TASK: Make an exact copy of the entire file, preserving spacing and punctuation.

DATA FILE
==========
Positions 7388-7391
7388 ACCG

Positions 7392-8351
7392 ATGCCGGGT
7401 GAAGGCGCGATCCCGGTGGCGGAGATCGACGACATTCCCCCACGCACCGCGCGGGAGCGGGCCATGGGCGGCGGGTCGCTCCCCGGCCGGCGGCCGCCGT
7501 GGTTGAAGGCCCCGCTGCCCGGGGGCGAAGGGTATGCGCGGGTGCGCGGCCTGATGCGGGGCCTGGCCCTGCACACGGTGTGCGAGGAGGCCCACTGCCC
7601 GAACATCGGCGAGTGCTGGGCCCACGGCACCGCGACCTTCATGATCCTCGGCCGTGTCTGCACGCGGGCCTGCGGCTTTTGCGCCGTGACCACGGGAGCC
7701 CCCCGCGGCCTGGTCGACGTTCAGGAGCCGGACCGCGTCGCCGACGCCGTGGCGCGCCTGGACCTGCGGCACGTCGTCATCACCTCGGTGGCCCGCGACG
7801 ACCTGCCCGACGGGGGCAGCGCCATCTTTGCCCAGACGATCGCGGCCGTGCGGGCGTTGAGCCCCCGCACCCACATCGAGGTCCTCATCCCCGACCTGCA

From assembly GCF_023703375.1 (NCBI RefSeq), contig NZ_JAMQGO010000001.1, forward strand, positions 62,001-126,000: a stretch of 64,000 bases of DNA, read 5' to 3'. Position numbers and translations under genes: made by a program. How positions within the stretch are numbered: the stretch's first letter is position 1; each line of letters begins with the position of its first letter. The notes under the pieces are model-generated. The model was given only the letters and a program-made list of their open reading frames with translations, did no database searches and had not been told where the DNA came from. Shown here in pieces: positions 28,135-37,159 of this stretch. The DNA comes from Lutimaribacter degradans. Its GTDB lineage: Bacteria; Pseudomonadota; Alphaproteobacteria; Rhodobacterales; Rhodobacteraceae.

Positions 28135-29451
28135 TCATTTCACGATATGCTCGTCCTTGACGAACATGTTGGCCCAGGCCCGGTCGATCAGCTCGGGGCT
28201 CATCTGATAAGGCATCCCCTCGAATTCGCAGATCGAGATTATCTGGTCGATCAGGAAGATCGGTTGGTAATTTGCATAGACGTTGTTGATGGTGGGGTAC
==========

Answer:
Positions 7388-7391
7388 ACCG

Positions 7392-8351
7392 ATGCCGGGT
7401 GAAGGCGCGATCCCGGTGGCGGAGATCGACGACATTCCCCCACGCACCGCGCGGGAGCGGGCCATGGGCGGCGGGTCGCTCCCCGGCCGGCGGCCGCCGT
7501 GGTTGAAGGCCCCGCTGCCCGGGGGCGAAGGGTATGCGCGGGTGCGCGGCCTGATGCGGGGCCTGGCCCTGCACACGGTGTGCGAGGAGGCCCACTGCCC
7601 GAACATCGGCGAGTGCTGGGCCCACGGCACCGCGACCTTCATGATCCTCGGCCGTGTCTGCACGCGGGCCTGCGGCTTTTGCGCCGTGACCACGGGAGCC
7701 CCCCGCGGCCTGGTCGACGTTCAGGAGCCGGACCGCGTCGCCGACGCCGTGGCGCGCCTGGACCTGCGGCACGTCGTCATCACCTCGGTGGCCCGCGACG
7801 ACCTGCCCGACGGGGGCAGCGCCATCTTTGCCCAGACGATCGCGGCCGTGCGGGCGTTGAGCCCCCGCACCCACATCGAGGTCCTCATCCCCGACCTGCA

From assembly GCF_023703375.1 (NCBI RefSeq), contig NZ_JAMQGO010000001.1, forward strand, positions 62,001-126,000: a stretch of 64,000 bases of DNA, read 5' to 3'. Position numbers and translations under genes: made by a program. How positions within the stretch are numbered: the stretch's first letter is position 1; each line of letters begins with the position of its first letter. The notes under the pieces are model-generated. The model was given only the letters and a program-made list of their open reading frames with translations, did no database searches and had not been told where the DNA came from. Shown here in pieces: positions 28,135-37,159 of this stretch. The DNA comes from Lutimaribacter degradans. Its GTDB lineage: Bacteria; Pseudomonadota; Alphaproteobacteria; Rhodobacterales; Rhodobacteraceae.

Positions 28135-29451
28135 TCATTTCACGATATGCTCGTCCTTGACGAACATGTTGGCCCAGGCCCGGTCGATCAGCTCGGGGCT
28201 CATCTGATAAGGCATCCCCTCGAATTCGCAGATCGAGATTATCTGGTCGATCAGGAAGATCGGTTGGTAATTTGCATAGACGTTGTTGATGGTGGGGTAC